The full name of Yom HaShoah, which begins Monday night, is “Holocaust and Heroism Remembrance Day.” It’s a name that “links remembrance with resistance in no uncertain terms,” Chad Gibbs writes: a day to remember not only victimization, but courage and dignity.

Gibbs, a historian at the College of Charleston, has spent years researching Treblinka II, a Nazi extermination camp where one of the most dramatic acts of rebellion took place. In August 1943, several hundred prisoners managed to escape, though most were recaptured and killed.

But it’s important not to lose sight of more everyday resistance throughout the Holocaust, Gibbs writes – the daily acts of defiance and empathy, like hiding a friend’s illness from guards, or even in the ways people “carried themselves on the way to a certain death.”

“In a place meant to destroy all Jewish life,” Gibbs writes, “the smallest acts of support and comfort were resistance.”

This week we also liked stories about China’s evolving beauty ideals, the role of the social media platform Discord in the huge Pentagon leak, and new research on how ancients apes – and humans – evolved in Africa.

Molly Jackson

Religion and Ethics Editor

Samuel Willenberg, the last survivor of the Treblinka uprising, poses for a picture at his art studio in Tel Aviv, Israel, in 2010. AP Photo/Oded Balilty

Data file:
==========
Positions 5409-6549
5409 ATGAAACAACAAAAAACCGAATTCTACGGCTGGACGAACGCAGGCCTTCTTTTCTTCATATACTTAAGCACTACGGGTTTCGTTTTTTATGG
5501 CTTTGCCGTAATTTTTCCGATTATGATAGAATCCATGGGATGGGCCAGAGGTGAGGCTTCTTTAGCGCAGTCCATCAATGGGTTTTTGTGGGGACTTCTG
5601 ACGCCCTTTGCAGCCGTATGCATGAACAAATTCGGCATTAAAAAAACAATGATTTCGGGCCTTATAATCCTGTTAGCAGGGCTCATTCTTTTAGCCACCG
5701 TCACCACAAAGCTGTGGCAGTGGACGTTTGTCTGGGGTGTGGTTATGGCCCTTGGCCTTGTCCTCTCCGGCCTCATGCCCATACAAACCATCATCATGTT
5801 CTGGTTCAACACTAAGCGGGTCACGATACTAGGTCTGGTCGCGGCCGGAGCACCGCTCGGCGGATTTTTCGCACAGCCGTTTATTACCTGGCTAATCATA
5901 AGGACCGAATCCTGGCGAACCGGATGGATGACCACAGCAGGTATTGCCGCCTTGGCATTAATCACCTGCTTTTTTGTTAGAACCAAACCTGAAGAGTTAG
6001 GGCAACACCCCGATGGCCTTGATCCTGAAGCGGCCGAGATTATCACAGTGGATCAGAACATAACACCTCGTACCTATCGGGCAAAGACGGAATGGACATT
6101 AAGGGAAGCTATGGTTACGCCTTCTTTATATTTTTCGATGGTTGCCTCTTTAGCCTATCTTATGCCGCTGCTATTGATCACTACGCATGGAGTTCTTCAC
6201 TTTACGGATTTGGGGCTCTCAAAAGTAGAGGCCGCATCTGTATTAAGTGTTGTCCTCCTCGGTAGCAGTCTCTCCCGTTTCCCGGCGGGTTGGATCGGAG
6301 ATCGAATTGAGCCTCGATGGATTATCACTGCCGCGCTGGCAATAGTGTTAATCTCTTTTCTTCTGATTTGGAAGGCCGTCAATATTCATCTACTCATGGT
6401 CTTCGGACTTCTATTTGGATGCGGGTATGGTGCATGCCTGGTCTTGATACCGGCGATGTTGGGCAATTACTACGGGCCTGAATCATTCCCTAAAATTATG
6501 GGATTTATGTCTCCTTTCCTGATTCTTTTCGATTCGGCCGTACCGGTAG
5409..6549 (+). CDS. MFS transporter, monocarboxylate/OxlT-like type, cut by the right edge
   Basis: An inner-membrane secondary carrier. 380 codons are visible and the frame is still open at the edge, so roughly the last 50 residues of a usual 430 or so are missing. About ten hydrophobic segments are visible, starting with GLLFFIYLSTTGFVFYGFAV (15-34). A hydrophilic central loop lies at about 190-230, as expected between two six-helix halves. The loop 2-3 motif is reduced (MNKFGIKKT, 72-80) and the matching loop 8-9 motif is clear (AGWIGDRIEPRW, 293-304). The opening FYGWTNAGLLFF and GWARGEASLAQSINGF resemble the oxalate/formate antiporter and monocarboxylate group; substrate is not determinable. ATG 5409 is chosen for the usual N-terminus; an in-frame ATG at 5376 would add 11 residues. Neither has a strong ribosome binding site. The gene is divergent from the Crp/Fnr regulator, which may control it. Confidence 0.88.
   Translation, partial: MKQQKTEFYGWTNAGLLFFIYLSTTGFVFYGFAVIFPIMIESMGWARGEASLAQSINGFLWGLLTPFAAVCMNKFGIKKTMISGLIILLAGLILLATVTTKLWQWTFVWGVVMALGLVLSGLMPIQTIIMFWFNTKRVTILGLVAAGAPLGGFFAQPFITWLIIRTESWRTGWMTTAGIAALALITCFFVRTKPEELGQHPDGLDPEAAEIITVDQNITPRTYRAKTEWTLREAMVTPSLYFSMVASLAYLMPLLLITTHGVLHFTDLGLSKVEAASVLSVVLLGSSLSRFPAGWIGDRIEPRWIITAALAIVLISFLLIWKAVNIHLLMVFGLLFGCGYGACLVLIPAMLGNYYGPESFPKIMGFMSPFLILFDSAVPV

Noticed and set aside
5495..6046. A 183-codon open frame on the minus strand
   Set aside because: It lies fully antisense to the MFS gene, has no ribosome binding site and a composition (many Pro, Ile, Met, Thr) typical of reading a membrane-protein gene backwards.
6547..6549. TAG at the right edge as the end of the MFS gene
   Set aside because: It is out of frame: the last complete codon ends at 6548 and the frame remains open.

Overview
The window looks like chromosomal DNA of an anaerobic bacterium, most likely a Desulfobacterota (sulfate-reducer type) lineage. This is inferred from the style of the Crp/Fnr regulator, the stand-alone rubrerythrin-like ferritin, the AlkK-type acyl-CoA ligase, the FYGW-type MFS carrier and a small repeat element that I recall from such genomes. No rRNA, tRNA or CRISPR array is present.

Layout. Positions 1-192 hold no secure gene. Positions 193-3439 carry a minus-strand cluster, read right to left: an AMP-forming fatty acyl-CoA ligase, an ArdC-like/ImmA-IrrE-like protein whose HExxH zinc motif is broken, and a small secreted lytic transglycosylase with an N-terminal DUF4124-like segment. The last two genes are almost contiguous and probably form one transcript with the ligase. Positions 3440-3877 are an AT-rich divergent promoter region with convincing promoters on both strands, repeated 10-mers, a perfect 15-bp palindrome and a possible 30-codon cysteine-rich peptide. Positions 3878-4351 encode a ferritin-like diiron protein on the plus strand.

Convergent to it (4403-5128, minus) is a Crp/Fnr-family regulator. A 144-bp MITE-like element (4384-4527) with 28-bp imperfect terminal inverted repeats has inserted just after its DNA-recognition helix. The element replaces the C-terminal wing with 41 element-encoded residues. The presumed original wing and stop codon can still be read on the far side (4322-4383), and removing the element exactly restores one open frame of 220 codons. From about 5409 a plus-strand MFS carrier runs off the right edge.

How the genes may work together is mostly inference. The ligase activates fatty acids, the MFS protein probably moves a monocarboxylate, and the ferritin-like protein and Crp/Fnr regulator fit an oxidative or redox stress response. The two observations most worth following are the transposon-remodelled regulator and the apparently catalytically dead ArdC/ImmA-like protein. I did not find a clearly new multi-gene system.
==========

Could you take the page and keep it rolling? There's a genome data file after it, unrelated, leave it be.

Defying the Holocaust didn’t just mean uprising and revolt: Remembering Jews’ everyday resistance

Chad Gibbs, College of Charleston

Yom HaShoah, which falls on April 17-18, 2023, pointedly commemorates Jewish resistance to the Nazis.

A goal of the Texas plaintiffs was to stop the practice of sending abortion medication by mail. Andrii Zorii/iStock via Getty Images Plus

Anti-mifepristone court decisions rely on medical misinformation about abortion and questionable legal reasoning

Jamie Rowen, UMass Amherst; Tami S. Rowen, University of California, San Francisco

If the ruling to reverse the use of mifepristone stands, it will not only severely restrict abortion access for women throughout the US – it will have far-reaching effects on health care.

An ape that lived 21 million years ago was used to a habitat that was both grassy and wooded. Corbin Rainbolt

Wooded grasslands flourished in Africa 21 million years ago – new research forces a rethink of ape evolution

Laura M. MacLatchy, University of Michigan; Dan Peppe, Baylor University; Kieran McNulty, University of Minnesota

Contrary to the idea that apes evolved their upright posture to reach for fruit in the forest canopy, the earliest known ape with this stature, Morotopithecus, lived in more open grassy environments.

The Conversation Quiz 🧠

  • Here’s the first question of this week’s edition:

    A new study has confirmed that global warming is causing what in Major League Baseball?

    1. A. Angrier umpires
    2. B. More home runs
    3. C. More ground balls
    4. D. A rise in beer sales

    Test your knowledge